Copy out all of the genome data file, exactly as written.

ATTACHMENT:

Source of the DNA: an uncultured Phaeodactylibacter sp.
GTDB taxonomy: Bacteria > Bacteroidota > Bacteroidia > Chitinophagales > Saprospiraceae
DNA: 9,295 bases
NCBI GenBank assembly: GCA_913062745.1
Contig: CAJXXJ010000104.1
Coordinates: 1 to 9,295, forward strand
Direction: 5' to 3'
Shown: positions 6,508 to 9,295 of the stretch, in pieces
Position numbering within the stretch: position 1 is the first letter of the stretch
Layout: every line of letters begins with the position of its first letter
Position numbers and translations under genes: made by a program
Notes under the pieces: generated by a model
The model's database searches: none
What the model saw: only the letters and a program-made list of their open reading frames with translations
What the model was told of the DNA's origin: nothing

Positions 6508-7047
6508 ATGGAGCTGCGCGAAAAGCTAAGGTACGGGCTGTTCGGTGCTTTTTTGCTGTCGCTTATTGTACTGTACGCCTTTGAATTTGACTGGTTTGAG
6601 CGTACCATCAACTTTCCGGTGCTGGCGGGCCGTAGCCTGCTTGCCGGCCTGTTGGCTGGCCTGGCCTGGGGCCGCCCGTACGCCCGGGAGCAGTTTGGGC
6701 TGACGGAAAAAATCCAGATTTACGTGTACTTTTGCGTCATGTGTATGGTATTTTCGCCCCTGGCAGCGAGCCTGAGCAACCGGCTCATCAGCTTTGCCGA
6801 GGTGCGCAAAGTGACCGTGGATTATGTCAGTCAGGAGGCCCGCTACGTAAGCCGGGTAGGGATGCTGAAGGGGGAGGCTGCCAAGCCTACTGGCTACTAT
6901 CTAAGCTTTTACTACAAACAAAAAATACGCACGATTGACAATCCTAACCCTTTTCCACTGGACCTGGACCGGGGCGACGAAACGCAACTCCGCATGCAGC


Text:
Source of the DNA: an uncultured Phaeodactylibacter sp.
GTDB taxonomy: Bacteria > Bacteroidota > Bacteroidia > Chitinophagales > Saprospiraceae
DNA: 9,295 bases
NCBI GenBank assembly: GCA_913062745.1
Contig: CAJXXJ010000104.1
Coordinates: 1 to 9,295, forward strand
Direction: 5' to 3'
Shown: positions 6,508 to 9,295 of the stretch, in pieces
Position numbering within the stretch: position 1 is the first letter of the stretch
Layout: every line of letters begins with the position of its first letter
Position numbers and translations under genes: made by a program
Notes under the pieces: generated by a model
The model's database searches: none
What the model saw: only the letters and a program-made list of their open reading frames with translations
What the model was told of the DNA's origin: nothing

Positions 6508-7047
6508 ATGGAGCTGCGCGAAAAGCTAAGGTACGGGCTGTTCGGTGCTTTTTTGCTGTCGCTTATTGTACTGTACGCCTTTGAATTTGACTGGTTTGAG
6601 CGTACCATCAACTTTCCGGTGCTGGCGGGCCGTAGCCTGCTTGCCGGCCTGTTGGCTGGCCTGGCCTGGGGCCGCCCGTACGCCCGGGAGCAGTTTGGGC
6701 TGACGGAAAAAATCCAGATTTACGTGTACTTTTGCGTCATGTGTATGGTATTTTCGCCCCTGGCAGCGAGCCTGAGCAACCGGCTCATCAGCTTTGCCGA
6801 GGTGCGCAAAGTGACCGTGGATTATGTCAGTCAGGAGGCCCGCTACGTAAGCCGGGTAGGGATGCTGAAGGGGGAGGCTGCCAAGCCTACTGGCTACTAT
6901 CTAAGCTTTTACTACAAACAAAAAATACGCACGATTGACAATCCTAACCCTTTTCCACTGGACCTGGACCGGGGCGACGAAACGCAACTCCGCATGCAGC